Despite forecasts of a two percent decline, China's exports saw a 3.3 percent increase as compared to July 2018.
Data on China’s trade this year surprised investors Thursday after global stock markets were seen to rise despite growing tensions in the U.S.-China trade war.
Chinese exports rose by 3.3 percent this July over the same month last year, decimating prior forecasts of a two percent decline. Additionally, the country's imports fell by 5.6 percent.
Markets went into a tailspin Monday after China let its currency weaken beyond 7 yuan per dollar, a surprise move that investors took as retaliation for U.S. President Donald Trump’s announcement of more tariffs on Chinese imports.
However, according to a statement of the Bank of China, the reasons for the devaluation are the unilateral and protectionist sanctions, as well as the announcement of additional tariffs on Chinese goods.
"China is the victim of U.S. trade bullying," Zhang Yansheng, a researcher with the China Center for International Economic Exchanges said.
Last week, Trump announced that it will impose a 10 percent tariff on the remaining US$300 billion worth of Chinese imports starting Sept. 1, after U.S. and Chinese negotiators failed to reach a final trade deal in Shanghai.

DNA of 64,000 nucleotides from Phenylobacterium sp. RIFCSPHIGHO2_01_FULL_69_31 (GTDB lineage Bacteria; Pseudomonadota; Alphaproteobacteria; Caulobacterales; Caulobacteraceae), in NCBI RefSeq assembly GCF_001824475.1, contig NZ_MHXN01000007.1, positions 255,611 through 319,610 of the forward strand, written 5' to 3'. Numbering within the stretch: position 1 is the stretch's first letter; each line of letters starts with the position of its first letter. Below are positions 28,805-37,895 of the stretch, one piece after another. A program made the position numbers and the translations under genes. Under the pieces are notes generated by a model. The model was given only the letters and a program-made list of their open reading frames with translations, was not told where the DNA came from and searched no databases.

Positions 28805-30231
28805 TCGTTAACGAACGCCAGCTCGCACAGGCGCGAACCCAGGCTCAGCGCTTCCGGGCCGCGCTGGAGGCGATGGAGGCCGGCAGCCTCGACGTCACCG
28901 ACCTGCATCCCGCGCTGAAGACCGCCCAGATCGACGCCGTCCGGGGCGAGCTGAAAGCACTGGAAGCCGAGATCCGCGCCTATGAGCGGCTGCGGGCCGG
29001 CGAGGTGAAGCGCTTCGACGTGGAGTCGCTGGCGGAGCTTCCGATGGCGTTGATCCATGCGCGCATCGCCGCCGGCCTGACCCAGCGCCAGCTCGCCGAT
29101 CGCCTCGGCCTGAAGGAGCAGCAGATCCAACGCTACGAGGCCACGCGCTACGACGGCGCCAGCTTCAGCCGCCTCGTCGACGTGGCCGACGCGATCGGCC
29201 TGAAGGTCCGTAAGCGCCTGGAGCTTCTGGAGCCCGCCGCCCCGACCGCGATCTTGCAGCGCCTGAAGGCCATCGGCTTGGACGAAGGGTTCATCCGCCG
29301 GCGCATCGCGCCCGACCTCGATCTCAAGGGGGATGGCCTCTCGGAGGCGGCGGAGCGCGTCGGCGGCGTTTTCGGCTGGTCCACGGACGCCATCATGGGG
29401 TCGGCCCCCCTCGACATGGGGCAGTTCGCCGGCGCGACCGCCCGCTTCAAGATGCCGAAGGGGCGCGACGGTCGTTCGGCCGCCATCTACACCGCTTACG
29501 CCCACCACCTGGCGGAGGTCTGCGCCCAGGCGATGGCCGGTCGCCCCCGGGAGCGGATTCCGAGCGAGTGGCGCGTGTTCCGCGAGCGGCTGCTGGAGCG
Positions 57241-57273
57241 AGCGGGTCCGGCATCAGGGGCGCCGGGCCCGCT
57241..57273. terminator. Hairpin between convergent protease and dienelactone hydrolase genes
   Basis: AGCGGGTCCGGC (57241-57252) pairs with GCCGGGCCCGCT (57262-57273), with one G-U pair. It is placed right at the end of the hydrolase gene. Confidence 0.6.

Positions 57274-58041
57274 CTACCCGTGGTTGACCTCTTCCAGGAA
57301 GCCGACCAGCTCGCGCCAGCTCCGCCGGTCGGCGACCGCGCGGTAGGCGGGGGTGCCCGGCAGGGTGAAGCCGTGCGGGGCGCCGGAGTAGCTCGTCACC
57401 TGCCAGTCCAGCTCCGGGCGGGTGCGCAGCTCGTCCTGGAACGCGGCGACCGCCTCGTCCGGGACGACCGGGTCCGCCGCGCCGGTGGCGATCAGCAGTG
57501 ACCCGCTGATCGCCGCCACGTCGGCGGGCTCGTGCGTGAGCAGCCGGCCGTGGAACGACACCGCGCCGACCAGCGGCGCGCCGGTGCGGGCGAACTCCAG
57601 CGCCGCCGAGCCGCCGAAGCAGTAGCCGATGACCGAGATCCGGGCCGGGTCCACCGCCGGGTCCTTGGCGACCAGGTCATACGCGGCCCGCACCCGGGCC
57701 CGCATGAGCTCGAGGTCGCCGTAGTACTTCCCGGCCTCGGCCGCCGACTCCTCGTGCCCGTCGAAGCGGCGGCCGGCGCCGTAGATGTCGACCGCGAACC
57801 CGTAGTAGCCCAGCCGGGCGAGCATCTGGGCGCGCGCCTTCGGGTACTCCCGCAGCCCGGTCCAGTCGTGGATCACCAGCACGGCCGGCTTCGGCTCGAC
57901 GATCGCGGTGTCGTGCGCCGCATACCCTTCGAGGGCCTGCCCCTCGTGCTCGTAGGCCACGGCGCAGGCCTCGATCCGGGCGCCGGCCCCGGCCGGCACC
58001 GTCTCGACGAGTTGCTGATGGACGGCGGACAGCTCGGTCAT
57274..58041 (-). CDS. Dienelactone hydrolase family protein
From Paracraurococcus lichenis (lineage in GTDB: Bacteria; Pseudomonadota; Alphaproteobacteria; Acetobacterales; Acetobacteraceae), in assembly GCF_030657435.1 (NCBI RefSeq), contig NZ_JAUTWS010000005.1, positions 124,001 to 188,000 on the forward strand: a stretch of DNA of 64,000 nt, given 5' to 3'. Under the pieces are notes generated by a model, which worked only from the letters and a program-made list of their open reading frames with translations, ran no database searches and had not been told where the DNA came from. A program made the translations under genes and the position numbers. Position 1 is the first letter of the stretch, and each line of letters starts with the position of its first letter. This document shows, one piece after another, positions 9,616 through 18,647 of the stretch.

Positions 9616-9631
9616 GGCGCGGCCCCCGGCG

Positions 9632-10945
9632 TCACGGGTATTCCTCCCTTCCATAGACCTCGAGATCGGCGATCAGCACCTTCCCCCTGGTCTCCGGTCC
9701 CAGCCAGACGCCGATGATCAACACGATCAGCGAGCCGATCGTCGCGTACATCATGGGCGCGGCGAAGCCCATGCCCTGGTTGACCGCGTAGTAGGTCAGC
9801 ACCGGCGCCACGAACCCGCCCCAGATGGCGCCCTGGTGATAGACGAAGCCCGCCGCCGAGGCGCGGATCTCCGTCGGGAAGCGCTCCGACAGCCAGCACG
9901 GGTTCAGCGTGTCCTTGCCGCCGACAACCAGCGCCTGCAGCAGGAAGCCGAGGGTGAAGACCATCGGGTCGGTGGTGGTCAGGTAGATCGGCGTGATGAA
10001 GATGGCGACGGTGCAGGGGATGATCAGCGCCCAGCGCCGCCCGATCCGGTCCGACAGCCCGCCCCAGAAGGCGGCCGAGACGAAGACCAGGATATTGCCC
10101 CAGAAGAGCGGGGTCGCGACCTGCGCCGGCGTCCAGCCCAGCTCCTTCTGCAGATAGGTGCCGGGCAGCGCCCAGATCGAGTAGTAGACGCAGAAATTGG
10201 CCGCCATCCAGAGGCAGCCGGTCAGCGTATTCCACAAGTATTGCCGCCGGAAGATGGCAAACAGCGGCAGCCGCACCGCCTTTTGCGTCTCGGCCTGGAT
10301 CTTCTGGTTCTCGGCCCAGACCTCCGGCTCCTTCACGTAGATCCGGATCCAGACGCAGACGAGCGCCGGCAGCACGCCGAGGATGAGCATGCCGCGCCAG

Investors fear the trade conflict between the world’s two biggest economies will cause a global recession. Bond markets have flashed red and a closely watched U.S. recession indicator reached its highest level since March 2007.
“There’s a little bit of calm back in the market at the moment,” Peter Kinsella, global head of FX strategy at UBP, told Reuters, “but the ball is very much in Trump’s court,” according to the U.K. analyst. It was the Trump administration that began the commerce feud last July with its biggest trading partner that Tuesday ceased to purchase U.S. agricultural products.
Vasileios Gkionakis, a strategist at Lombard Odier, said, “This most recent escalation in the U.S.-China trade clash has increased the risk of a complete fallout in the negotiations considerably.”
Gkionakis said the probability of a “deal breakdown” had increased to 40% from 25% previously.